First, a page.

Munster fail to show up as error count proves costly at Saracens

Head coach Anthony Foley bemoaned his side’s inability to get into space at Allianz Park.

YESTERDAY’S MATCH PROGRAMME at Allianz Park included Saracens chairman Nigel Wray’s welcome for the “hordes of Munster,” whom the millionaire was certain would arrive in their thousands.

Indeed the Red Army did turn out in impressive numbers at the north London stadium, although Wray wrote that they would be “clad in that familiar orange.”

Ian Keatley dejected after the game Source: James Crombie/INPHO

A case of mistaken identity, colour blindness or whatever it was, Wray appeared not to know exactly which band of supporters was heading his way.

Meanwhile, the Munster team that turned up on the pitch could have been mistaken as imposters such was the weakness of their performance on the biggest day of their 2014/15 season.

Pre-match, we felt that Munster would at least push Sarries in defeat, even without the vital playmaking and defensive influence of injured scrum-half Conor Murray. As it transpired, a 23-point winning margin was entirely a reflection of the game itself.

Mark McCall’s side were impressive in mixing their game up; combining direct ball carries with clever tip-on passes, screen plays and a broad approach to kicking.

In contrast, Munster served up a huge error count; dropping the pill under pressure, kicking poorly, missing one-on-one tackles and having a number of set-piece issues.

It came from fellas dropping ball – execution,” said Munster head coach Anthony Foley afterwards. “We weren’t putting them under pressure and getting into space. Unfortunately, it worked during the week and it didn’t out on the pitch there.”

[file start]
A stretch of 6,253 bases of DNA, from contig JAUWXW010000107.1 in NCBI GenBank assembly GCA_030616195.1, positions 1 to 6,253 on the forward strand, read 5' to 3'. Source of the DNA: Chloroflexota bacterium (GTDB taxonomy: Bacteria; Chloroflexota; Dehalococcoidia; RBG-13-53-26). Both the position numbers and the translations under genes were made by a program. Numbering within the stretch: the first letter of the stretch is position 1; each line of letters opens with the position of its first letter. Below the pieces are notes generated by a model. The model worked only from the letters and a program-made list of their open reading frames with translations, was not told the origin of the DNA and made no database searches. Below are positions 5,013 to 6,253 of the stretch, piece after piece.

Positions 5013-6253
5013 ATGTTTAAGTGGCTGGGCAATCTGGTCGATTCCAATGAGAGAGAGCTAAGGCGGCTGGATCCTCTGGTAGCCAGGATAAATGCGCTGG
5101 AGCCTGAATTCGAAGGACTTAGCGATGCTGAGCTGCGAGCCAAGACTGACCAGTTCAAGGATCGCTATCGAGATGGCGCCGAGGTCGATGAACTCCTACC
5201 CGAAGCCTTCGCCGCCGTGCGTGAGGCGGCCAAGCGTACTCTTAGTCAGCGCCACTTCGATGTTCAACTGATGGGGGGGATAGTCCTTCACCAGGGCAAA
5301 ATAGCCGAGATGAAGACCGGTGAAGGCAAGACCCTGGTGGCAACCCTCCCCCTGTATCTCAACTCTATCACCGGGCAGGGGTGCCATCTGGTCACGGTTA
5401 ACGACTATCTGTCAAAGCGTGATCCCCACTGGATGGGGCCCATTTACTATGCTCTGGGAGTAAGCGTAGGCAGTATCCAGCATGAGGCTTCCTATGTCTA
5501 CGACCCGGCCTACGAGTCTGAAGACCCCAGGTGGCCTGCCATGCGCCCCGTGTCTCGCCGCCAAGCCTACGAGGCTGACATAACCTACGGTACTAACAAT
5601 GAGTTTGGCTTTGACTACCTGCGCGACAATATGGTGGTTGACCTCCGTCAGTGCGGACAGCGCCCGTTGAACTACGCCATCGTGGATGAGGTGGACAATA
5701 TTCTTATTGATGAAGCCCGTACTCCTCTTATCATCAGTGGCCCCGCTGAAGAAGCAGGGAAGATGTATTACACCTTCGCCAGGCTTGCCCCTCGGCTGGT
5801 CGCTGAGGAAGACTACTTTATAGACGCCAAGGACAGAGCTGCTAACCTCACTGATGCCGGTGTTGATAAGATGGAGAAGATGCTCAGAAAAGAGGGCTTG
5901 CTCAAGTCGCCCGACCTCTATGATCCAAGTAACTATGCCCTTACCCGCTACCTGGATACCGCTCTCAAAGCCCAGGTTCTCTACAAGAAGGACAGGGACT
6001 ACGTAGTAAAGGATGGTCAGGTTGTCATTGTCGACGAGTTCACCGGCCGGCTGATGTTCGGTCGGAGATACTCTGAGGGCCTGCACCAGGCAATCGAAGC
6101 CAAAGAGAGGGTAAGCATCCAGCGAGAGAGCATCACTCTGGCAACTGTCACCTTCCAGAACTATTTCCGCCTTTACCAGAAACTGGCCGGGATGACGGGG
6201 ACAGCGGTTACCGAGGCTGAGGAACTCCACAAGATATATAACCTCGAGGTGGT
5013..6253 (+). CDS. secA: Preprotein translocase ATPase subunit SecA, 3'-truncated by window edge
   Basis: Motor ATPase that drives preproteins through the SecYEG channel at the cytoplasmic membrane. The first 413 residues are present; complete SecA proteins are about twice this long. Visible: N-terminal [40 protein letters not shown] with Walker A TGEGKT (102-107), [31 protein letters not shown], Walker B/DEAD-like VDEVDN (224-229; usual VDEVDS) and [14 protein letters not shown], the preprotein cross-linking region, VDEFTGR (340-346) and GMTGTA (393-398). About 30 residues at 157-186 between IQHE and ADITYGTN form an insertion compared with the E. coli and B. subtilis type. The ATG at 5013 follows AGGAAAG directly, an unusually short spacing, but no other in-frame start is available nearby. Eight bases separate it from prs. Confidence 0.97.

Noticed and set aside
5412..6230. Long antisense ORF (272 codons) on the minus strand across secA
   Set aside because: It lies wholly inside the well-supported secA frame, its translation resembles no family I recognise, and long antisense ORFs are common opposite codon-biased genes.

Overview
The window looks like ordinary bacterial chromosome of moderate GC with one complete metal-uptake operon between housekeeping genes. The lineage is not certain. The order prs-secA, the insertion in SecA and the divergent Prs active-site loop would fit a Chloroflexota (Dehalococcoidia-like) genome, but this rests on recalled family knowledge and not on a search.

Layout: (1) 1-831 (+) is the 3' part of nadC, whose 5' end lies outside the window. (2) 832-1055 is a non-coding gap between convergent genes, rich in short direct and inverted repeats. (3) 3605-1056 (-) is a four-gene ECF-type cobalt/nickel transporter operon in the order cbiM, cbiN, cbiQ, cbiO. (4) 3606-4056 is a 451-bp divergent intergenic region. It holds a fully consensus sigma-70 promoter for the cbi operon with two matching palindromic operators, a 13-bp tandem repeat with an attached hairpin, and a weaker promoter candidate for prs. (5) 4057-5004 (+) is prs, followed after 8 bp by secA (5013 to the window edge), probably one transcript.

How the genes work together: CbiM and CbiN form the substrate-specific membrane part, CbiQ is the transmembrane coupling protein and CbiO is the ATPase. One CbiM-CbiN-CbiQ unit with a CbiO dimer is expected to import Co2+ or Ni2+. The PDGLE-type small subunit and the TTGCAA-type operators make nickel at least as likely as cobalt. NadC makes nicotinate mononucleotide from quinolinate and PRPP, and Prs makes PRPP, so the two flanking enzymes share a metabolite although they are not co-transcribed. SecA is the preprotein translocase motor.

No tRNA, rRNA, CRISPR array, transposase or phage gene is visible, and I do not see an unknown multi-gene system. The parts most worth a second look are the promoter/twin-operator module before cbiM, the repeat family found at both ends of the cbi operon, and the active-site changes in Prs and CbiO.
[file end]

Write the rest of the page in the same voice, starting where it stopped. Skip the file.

Munster insisted their preparation had been clean and positive, underlining that they had come into this game with confidence in their ability to upset the odds at Allianz Park.

But nothing they tried worked, even if their brief forays into wider channels appeared to suggest that Saracens could be breached in those areas of the pitch, particularly when the likes of Felix Jones and Andrew Conway could be sent into one-on-one contests.

Anthony Foley dejected after the game during the press conference Foley was understandably disappointed after the game. Source: Dan Sheridan/INPHO

The ball just couldn’t get there often enough, which begs the question of why Munster left it so late to spring JJ Hanrahan from the bench – surely the very epitome of a ‘Plan B’ player who could have potentially offered something different.

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“There was obviously consequences there,” said Foley in relation to Hanrahan’s late arrival.

“We thought that in the second half… we had a conversation ten or 15 minutes in. We felt that we were defending and we were defending well and we hadn’t a lot of ball at that stage.

So all you are doing is putting a player out to tackle and defend which didn’t make sense, but once we started getting the ball we had a look to expose them and get more space but that didn’t happen either.”

It turned out that inside centre Denis Hurley scored Munster’s consolation try after a break from captain Peter O’Mahony, and realistically one personnel change wasn’t going to make the difference.

This game was lost in the error count, breakdown failures, set-piece issues and all the other collective aspects. One more dead rubber against Sale next weekend, and Munster’s European season is at its end.

It’s back to the drawing board thereafter.

-Originally published 05.30

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